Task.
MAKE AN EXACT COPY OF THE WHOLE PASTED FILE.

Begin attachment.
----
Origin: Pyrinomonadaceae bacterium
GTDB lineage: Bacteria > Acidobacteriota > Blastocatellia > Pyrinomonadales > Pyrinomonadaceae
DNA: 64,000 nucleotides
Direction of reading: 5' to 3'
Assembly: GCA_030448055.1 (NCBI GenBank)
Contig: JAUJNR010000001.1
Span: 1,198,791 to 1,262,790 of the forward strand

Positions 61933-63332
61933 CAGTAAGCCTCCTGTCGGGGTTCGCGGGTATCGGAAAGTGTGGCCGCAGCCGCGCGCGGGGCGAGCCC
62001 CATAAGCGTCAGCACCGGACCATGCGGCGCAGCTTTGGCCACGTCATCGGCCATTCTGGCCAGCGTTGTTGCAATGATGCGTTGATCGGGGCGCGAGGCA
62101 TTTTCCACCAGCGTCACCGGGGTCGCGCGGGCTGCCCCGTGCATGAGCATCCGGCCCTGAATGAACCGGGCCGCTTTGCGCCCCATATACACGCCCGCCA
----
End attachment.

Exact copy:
Origin: Pyrinomonadaceae bacterium
GTDB lineage: Bacteria > Acidobacteriota > Blastocatellia > Pyrinomonadales > Pyrinomonadaceae
DNA: 64,000 nucleotides
Direction of reading: 5' to 3'
Assembly: GCA_030448055.1 (NCBI GenBank)
Contig: JAUJNR010000001.1
Span: 1,198,791 to 1,262,790 of the forward strand

Positions 61933-63332
61933 CAGTAAGCCTCCTGTCGGGGTTCGCGGGTATCGGAAAGTGTGGCCGCAGCCGCGCGCGGGGCGAGCCC
62001 CATAAGCGTCAGCACCGGACCATGCGGCGCAGCTTTGGCCACGTCATCGGCCATTCTGGCCAGCGTTGTTGCAATGATGCGTTGATCGGGGCGCGAGGCA
62101 TTTTCCACCAGCGTCACCGGGGTCGCGCGGGCTGCCCCGTGCATGAGCATCCGGCCCTGAATGAACCGGGCCGCTTTGCGCCCCATATACACGCCCGCCA